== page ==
New Drugs May Help Prevent Migraines
Two early trials show two experimental compounds reduced number of headaches for sufferers
Some big questions remain, however. Researchers have to figure out how long the effects of the medications last, and how often they would need to be given, Goadsby said.
In the short term, the drugs seemed "well tolerated," Lipton said. People in the injection-drug trial had higher rates of abdominal pain and respiratory infections than the placebo group. And in the IV-drug study, people on the real drug had no more side effects than the placebo group.
Still, Lipton said, "a lot more people need to be followed to prove [the drugs'] safety."
He acknowledged that some patients might balk at the idea of an IV drug, which would have to be given by a doctor. An injection drug might be more acceptable, he said.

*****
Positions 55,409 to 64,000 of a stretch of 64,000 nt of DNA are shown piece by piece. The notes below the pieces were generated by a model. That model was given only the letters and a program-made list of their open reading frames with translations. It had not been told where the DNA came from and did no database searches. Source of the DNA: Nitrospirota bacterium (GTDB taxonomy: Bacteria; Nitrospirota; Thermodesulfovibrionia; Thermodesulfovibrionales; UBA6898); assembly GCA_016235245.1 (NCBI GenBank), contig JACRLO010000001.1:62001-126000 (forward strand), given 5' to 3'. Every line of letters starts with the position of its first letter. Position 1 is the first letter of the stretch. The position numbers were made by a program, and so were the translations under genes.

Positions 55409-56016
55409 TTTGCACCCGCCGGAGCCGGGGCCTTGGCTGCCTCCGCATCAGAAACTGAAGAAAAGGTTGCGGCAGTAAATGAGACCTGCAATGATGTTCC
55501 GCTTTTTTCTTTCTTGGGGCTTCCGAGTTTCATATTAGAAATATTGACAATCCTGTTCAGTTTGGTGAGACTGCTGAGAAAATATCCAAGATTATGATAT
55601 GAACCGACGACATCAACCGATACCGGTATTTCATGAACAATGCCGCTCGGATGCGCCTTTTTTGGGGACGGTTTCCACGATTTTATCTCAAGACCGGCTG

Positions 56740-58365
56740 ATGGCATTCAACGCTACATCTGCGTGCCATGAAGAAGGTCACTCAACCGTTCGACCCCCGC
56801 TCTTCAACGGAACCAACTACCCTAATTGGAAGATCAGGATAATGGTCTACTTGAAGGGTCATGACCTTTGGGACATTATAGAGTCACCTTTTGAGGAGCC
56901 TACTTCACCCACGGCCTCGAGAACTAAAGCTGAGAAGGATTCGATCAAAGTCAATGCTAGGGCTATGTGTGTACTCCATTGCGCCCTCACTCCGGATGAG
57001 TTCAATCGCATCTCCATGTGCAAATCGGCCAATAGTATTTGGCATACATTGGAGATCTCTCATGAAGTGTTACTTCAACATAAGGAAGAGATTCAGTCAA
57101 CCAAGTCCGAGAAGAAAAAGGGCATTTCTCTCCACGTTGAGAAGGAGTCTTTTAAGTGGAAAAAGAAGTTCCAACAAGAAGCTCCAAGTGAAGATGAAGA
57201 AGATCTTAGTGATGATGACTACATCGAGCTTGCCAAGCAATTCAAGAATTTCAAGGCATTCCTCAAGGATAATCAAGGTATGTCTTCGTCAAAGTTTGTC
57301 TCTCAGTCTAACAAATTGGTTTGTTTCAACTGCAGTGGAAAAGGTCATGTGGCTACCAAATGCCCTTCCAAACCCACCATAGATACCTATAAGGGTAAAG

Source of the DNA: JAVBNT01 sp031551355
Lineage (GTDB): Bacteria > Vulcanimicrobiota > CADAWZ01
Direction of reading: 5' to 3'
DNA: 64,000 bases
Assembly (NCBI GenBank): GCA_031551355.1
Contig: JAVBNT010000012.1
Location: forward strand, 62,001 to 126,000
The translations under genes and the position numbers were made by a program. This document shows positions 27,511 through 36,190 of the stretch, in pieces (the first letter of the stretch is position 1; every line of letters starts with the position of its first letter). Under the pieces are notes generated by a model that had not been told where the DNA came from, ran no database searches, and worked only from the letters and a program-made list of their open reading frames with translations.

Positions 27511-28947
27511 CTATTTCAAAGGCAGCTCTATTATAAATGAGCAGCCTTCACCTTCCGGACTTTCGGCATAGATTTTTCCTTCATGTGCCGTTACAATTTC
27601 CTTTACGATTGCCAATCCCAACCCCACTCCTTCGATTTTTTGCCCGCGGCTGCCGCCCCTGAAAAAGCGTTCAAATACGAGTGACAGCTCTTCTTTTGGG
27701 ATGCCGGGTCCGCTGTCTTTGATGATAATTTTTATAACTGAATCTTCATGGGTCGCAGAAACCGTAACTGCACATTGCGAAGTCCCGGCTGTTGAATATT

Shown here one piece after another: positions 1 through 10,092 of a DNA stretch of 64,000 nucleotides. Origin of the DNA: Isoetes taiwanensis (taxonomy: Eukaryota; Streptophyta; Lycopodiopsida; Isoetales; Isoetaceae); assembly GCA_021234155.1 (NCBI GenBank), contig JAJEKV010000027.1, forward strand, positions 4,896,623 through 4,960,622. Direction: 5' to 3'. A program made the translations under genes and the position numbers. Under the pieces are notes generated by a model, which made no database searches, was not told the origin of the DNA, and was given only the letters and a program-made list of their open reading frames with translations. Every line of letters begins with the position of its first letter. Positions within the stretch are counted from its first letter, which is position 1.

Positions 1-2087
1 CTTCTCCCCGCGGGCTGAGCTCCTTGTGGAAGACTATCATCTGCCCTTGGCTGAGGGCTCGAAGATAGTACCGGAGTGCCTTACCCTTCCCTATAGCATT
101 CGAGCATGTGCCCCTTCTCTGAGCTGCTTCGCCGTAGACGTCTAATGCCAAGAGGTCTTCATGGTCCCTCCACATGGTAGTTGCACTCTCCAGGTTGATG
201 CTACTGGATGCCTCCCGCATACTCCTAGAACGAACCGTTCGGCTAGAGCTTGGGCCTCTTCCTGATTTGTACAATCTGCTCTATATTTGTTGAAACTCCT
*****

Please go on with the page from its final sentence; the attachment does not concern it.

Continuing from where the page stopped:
About 12 percent of Americans suffer migraine headaches, according to the U.S. National Institutes of Health. Many of them can manage with pain relievers, but about one-third need preventive medication, Lipton said.
However, he added, only around 10 percent take preventive drugs, often because they don't work or the side effects are intolerable. "There's a huge need for new preventive medications," Lipton said.
The current studies were funded by Alder Biopharmaceuticals, which is developing ALD403, and Arteaus Therapeutics, the developer of LY2951742.
Research presented at meetings should be viewed as preliminary until published in a peer-reviewed medical journal.